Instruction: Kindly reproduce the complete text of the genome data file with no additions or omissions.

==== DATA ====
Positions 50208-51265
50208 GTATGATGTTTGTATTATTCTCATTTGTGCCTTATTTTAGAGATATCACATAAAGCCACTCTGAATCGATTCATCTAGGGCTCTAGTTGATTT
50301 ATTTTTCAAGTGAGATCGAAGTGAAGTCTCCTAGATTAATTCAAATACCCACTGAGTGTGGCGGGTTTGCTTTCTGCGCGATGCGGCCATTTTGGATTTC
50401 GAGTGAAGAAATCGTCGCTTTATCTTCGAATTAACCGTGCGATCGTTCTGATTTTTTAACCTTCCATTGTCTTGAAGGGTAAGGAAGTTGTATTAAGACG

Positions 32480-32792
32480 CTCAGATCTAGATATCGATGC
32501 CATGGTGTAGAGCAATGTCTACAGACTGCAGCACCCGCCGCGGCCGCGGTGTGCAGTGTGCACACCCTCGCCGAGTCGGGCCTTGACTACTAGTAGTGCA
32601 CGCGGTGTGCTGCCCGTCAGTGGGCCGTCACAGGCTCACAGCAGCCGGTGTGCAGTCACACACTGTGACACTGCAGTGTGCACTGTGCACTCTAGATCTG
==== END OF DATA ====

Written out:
Positions 50208-51265
50208 GTATGATGTTTGTATTATTCTCATTTGTGCCTTATTTTAGAGATATCACATAAAGCCACTCTGAATCGATTCATCTAGGGCTCTAGTTGATTT
50301 ATTTTTCAAGTGAGATCGAAGTGAAGTCTCCTAGATTAATTCAAATACCCACTGAGTGTGGCGGGTTTGCTTTCTGCGCGATGCGGCCATTTTGGATTTC
50401 GAGTGAAGAAATCGTCGCTTTATCTTCGAATTAACCGTGCGATCGTTCTGATTTTTTAACCTTCCATTGTCTTGAAGGGTAAGGAAGTTGTATTAAGACG

Positions 32480-32792
32480 CTCAGATCTAGATATCGATGC
32501 CATGGTGTAGAGCAATGTCTACAGACTGCAGCACCCGCCGCGGCCGCGGTGTGCAGTGTGCACACCCTCGCCGAGTCGGGCCTTGACTACTAGTAGTGCA
32601 CGCGGTGTGCTGCCCGTCAGTGGGCCGTCACAGGCTCACAGCAGCCGGTGTGCAGTCACACACTGTGACACTGCAGTGTGCACTGTGCACTCTAGATCTG